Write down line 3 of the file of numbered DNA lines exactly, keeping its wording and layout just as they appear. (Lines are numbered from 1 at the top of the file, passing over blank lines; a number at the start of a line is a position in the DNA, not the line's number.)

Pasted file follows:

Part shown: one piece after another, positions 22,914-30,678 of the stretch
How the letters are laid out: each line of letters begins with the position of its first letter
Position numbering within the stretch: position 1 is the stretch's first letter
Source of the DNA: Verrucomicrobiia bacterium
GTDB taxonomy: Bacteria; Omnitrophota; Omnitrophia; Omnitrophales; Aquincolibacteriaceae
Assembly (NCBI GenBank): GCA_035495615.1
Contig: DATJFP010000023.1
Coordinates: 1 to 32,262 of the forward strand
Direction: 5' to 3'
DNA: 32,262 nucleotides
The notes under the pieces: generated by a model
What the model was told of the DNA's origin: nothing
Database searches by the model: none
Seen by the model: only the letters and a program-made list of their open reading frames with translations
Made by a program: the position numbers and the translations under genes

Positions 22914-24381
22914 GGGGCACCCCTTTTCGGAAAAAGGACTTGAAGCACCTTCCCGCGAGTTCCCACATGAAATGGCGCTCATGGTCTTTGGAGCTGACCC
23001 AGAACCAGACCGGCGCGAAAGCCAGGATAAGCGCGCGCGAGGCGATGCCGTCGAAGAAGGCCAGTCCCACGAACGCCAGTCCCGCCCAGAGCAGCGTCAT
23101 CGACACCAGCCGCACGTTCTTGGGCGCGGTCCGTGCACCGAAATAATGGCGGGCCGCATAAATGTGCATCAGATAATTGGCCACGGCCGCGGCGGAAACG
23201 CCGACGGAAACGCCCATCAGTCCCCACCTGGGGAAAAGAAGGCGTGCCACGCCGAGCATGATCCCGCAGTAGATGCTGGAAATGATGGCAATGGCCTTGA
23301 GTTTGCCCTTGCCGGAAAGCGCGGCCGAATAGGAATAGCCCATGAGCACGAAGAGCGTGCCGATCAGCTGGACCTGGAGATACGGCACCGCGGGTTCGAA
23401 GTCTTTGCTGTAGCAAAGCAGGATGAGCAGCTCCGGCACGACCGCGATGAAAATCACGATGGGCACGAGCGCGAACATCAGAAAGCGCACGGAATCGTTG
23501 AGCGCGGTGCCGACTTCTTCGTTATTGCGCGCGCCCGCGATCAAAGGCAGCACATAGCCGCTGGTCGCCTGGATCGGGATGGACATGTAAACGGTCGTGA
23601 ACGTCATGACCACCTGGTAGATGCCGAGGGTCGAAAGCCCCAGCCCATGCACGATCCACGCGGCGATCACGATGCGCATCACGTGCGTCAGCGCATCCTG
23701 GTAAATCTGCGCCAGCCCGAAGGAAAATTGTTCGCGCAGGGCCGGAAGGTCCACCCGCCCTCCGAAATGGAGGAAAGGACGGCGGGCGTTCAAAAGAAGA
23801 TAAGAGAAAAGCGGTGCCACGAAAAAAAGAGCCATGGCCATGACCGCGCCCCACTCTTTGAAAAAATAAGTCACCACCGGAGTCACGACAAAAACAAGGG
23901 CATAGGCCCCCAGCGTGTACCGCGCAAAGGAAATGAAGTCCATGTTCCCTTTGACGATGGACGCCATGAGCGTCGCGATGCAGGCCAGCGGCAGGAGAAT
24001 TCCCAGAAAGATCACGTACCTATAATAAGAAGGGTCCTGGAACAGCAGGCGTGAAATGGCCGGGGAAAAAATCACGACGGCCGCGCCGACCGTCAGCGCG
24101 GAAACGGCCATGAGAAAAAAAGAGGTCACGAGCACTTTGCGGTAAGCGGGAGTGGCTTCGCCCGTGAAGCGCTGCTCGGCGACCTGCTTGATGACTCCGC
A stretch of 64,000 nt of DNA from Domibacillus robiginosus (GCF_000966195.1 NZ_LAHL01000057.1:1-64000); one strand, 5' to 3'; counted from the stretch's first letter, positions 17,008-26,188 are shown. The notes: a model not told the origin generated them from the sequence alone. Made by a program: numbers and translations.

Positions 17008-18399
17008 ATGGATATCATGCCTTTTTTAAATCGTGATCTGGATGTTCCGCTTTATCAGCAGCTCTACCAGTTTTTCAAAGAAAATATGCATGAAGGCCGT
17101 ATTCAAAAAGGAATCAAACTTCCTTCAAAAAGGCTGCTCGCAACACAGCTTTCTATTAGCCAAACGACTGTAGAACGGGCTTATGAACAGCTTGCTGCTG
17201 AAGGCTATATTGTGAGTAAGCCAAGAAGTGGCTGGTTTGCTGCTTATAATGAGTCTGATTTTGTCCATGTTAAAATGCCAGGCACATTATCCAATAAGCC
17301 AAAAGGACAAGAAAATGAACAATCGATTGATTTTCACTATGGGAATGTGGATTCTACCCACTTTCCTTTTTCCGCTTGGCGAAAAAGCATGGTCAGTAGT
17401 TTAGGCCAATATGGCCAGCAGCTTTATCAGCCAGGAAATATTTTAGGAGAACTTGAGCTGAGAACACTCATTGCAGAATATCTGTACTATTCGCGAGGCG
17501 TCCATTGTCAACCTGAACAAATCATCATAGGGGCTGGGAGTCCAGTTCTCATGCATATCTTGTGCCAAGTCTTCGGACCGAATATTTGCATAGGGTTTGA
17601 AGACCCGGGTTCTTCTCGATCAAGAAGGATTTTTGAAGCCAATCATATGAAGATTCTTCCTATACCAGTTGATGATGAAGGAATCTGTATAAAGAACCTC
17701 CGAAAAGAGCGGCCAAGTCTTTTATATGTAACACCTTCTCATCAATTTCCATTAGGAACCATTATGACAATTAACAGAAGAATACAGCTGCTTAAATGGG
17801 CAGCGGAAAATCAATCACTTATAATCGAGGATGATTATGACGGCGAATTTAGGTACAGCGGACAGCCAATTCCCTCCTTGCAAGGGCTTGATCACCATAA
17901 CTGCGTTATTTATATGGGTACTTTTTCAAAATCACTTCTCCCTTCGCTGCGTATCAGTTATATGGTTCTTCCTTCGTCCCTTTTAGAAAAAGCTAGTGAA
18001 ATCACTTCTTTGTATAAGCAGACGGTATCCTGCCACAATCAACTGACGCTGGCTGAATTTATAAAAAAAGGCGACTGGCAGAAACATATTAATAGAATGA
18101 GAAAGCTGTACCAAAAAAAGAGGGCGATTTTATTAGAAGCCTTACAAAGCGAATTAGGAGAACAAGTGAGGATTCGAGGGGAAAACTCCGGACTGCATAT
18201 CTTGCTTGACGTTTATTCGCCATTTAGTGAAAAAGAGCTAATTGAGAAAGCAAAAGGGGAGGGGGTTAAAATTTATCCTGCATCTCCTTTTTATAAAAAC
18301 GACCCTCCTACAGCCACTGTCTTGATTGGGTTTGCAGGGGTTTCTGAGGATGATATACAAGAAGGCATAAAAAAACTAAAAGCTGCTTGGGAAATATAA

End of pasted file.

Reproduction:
Position numbering within the stretch: position 1 is the stretch's first letter